A posting on this webpage entitled “Austerity and the European Radical Left Agenda” (November 2014) raises the following questions: Is questioning the legitimacy of parliamentary politics really a minority position? Is the legitimacy of the electoral process really unquestionable?
The legitimacy of the electoral process is now being questioned practically by voters across the EU. Participation in European elections has steadily declined in recent years to around 43% of the electorate. And in France, Britain, Portugal and The Netherlands the figure is not much more than a third. In much of the East the figure is even lower. This is not just a matter of indolence or indifference but a bitter recognition that the European parliament does not represent the electorate. Voters are powerless to influence decisions that directly affect them – especially economic issues – and they know it.
The situation is hardly much better in the old national parliaments of Western Europe. There too electoral turnouts are in decline and governments are elected by a smaller and smaller proportion of the electorate. In British general elections, for instance, around 70% to 80% of the electorate regularly voted between 1945 and the late 1990s. But in the 2001 election less than 60% bothered to vote and in 2010 only 65% did so and among younger people only 44%. These general figures of voter turnout disguise the fact that in many cities across Britain in 2005 and again in 2010 not much more than half the electorate turned out to vote and in some cases less than half. On what he calls ‘the emptying out of democracy’ see Peter Mair’s important book, Ruling the Void (Verso, 2013).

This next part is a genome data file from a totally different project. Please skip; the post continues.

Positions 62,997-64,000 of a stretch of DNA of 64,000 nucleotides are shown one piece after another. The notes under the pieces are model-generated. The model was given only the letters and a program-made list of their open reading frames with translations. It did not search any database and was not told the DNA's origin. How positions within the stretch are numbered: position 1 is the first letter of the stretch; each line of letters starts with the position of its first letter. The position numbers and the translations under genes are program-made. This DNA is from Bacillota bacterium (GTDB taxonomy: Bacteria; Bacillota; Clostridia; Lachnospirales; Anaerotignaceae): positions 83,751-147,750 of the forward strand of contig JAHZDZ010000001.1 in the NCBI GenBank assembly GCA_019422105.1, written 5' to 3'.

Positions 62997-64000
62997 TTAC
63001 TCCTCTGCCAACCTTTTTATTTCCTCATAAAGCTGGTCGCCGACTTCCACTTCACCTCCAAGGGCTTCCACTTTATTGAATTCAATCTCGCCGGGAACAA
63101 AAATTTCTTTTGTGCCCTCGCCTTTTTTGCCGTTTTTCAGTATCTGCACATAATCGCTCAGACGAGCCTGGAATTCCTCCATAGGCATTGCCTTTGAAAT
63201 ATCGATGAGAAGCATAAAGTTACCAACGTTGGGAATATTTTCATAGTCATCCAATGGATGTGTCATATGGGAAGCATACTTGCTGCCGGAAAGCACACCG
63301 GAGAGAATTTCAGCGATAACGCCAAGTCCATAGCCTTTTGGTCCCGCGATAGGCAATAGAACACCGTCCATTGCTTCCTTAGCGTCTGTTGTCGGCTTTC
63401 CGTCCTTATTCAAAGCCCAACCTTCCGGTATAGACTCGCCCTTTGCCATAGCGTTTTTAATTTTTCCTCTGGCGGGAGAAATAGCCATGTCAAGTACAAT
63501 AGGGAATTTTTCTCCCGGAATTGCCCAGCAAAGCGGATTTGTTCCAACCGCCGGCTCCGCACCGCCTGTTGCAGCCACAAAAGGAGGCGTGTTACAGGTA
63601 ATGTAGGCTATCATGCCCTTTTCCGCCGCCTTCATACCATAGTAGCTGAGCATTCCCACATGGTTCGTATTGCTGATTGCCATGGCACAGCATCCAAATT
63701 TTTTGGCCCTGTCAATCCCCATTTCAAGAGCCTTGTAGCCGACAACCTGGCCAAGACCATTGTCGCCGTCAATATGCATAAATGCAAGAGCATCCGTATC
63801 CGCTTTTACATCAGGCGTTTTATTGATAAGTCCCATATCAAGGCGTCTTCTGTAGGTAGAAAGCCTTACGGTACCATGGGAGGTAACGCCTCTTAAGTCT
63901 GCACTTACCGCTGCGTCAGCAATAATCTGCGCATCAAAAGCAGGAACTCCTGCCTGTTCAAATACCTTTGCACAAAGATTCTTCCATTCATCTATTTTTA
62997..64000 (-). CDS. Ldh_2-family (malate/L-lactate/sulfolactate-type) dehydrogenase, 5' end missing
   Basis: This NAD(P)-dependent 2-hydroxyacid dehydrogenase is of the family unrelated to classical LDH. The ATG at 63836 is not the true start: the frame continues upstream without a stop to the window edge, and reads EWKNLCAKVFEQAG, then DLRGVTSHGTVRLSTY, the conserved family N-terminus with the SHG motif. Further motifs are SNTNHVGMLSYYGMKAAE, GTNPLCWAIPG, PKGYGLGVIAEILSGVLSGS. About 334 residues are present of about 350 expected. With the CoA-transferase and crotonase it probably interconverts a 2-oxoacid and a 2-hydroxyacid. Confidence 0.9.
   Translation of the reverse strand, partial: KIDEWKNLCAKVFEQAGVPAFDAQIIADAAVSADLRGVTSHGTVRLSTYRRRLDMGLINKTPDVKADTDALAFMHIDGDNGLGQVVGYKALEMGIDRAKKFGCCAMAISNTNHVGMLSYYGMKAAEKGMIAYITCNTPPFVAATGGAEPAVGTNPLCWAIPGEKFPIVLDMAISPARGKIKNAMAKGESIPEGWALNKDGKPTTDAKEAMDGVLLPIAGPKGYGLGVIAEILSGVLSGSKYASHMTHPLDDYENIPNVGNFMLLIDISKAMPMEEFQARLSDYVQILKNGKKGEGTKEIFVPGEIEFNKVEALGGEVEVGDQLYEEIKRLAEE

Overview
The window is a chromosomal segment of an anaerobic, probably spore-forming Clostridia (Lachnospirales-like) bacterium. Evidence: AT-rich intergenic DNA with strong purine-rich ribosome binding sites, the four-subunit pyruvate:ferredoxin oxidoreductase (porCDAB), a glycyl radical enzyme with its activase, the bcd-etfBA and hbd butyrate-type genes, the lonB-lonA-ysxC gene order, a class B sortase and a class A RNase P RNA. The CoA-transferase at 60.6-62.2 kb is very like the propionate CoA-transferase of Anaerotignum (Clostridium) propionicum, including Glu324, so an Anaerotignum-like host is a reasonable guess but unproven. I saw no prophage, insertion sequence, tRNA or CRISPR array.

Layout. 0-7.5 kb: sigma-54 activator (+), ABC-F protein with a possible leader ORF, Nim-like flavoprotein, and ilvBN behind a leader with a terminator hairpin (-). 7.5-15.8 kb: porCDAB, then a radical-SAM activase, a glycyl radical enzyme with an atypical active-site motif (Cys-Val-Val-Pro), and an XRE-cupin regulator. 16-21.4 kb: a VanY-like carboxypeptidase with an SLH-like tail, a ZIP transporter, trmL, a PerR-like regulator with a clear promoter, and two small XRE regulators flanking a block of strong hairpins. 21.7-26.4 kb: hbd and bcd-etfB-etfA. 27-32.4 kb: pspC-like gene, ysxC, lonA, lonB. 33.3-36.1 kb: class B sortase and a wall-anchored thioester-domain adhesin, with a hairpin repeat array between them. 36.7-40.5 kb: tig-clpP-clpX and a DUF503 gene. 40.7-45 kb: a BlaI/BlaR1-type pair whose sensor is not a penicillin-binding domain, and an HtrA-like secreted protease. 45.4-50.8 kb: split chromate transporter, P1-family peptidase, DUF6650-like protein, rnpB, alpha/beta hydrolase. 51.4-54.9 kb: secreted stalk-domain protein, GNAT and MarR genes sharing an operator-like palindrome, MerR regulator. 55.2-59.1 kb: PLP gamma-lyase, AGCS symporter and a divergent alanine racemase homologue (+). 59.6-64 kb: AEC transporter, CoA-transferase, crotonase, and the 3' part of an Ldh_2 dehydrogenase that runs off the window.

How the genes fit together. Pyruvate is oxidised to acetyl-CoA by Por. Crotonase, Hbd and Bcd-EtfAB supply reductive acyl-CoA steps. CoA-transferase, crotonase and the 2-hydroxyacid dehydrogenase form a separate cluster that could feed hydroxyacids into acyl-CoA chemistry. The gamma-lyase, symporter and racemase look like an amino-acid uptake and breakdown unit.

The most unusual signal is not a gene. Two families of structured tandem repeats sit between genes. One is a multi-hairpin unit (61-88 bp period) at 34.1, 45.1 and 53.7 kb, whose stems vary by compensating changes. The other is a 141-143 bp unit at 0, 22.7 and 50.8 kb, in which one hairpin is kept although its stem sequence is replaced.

Voters are increasingly convinced that governments and the major political parties represent not their national populations at all but instead a shadowy international elite of the rich and the powerful. People are convinced of corruption across the upper echelons of the state and their rulers – Conservative, Labour and Liberal-Democrat – are held in furious contempt. MPs used to have local connections to their constituency and often had some kind of career in the ‘real world’. Now they are often professional politicians who seem to have been groomed for a political career from a young age and who have no engagement with the everyday world of their quondam constituents. Have they ever done a proper day’s work in their lives, is the question people mutter about political ‘leaders’ of all parties. As poll after poll reveals, a large proportion of the British electorate feel unrepresented and alienated from a political process that seems a sham, a media exercise. This is the case among traditional Tory voters as much as among traditional Labour voters. The swing towards the Scottish National Party and the possible decimation of Labour in its traditional heartlands of western Scotland is the verdict of large numbers of working-class voters on New Labour. In England UKIP and the Green Party are also attracting support from voters as a protest against the emptiness of New Labour and New Conservatism. The abandonment of policies promised before the election immediately after the election – most blatantly by Tony Blair and Nick Clegg – convinces many voters that election campaigns are exercises in empty rhetoric and that politicians are professional liars.
Syriza looks different – which is probably why it strikes fear in the shrivelled hearts of professional politicians everywhere. From Ed Miliband and the official ranks of the Labour Party in Britain the silence in response to Syriza’s victory has been deafening. But many former Labour supporters I talk to are sympathetic to everything Syriza represents, however mournfully sceptical they are of its success in changing EU policies of austerity. And this is not just a matter of its policies but also of its public style. Syriza politicians do not look or sound like British politicians -- posh boys in smart suits addressing clients or 2nd-hand car salesmen selling a dodgy motor. I apologise to any 2nd-hand car salesmen who are offended by the comparison.
John Seed, February 2015